Pure Fix has upped its game from street fixies into producing competition-purposed track framesets with this top tier alloy Keirin Elite frameset. Featuring the same dynamic frame characteristics of the other models in the Keirin line, the Elite has a carbon fork with no brake hole, showing it means serious business. Sister brand, Pure City, meanwhile has taken a leisurely stroll in the opposite direction with some smartly-styled Cruisers in step over and mixte flavors. Peruse the Pure extremes, and check out the People for Bikes collaboration, after the jump…

IB15_Pure-Fix_Track_Elite_track-end IB15_Pure-Fix_Track_Elite_Bridge

The 6061 aluminum Keirin Elite frameset has the muscular aesthetic and clean finish of the standard model and fortunately shares the matte chameleon paint scheme. It also has some nice standard features, such as removable stainless track end plates and a hydroformed aero seat tube with a wheel “cut-out” for a tighter rear-center. The major differentiating factor for this model is the carbon fork, new to the Pure Fix line. Without a brake mount, this fork shows that this bike is intended for business in track crits and velodrome racing (as is demonstrated by the Pure Fix-sponsored team at Encino Velodrome). A complete version of this model is due to be available in November at sub $1000 MSRP.


Are you a fan of patriotic colorways and supporting bicycle advocacy organizations? You’re in luck! For every sale of the Pure Fix Lima complete, Pure Fix will donate $100 to People for Bikes. The Lima, for clarification, is a version of the Original, a Hi-Ten steel frame and fork with 32H double-wall aluminum rims, Thickslick tires for puncture resistance, front brake, and flat bars for visibility in traffic. And hey, that altruism won’t cost you any extra as the Lima matches the cost of other Original frames at $329 MSRP, available through the Pure Fix website.



Lastly but not least-ly, Pure Fix sister brand, Pure City, is rolling out some fun new product on the opposite end of the spectrum with their new beach cruiser line. Available as either a boss-looking step-over frame or as a sweet looking mixte, both models come spec’d with cork compound grips, coaster brake hubs, kickstands, chain guards, and 26×2.25in tires.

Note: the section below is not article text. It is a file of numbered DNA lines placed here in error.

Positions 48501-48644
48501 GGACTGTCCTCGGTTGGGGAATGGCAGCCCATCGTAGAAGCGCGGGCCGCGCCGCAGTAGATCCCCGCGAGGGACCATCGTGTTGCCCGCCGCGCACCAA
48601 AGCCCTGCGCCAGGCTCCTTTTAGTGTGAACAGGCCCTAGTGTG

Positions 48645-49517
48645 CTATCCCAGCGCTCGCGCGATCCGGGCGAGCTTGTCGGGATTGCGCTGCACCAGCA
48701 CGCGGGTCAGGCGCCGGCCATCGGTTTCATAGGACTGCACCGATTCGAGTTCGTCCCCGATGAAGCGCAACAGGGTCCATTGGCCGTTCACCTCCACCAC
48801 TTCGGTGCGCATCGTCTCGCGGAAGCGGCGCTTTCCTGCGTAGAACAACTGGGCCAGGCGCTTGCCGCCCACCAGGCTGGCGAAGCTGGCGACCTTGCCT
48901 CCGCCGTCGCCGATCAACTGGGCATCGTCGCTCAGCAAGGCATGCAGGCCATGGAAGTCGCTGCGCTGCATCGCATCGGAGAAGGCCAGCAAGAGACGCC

Both variations come without fenders, but do feature front and rear fender mounts. And, if you’re looking for a little more utility out of your cruising machine, there are rear dropout and seat stay rack mounts. The step over will come in two color variations, the mixte will come in three, and all will be available complete for $299 MSRP.



  1. Burton on

    But of course, the Keirin Elite has a rear brake mount so that they don’t get so sued since nobody who buys it will really use it for the track – but plenty of people who buy it will fantasize that they’re riding it on the track. Pass, pass, pass – better off with an Aventon.

  2. Jameson on

    So they’ve upped their game? Does that mean they’ve actually started buying different top tubes for different sizes of bikes? You can’t run a 10mm difference in top tube from the 47cm up to the 64cm. I’m a bit irked that these sh*t-box bikes are being showcased on BR. I haven’t seen any posts about the new huffy bikes at Target and Walmart, and those are a better bang for your buck. Bring me some real bikes.

  3. cheffdog on

    I think this is why most of the true track bikes are sold as framesets only, so they are not obligated to include a brake mount when it is not a complete bike.


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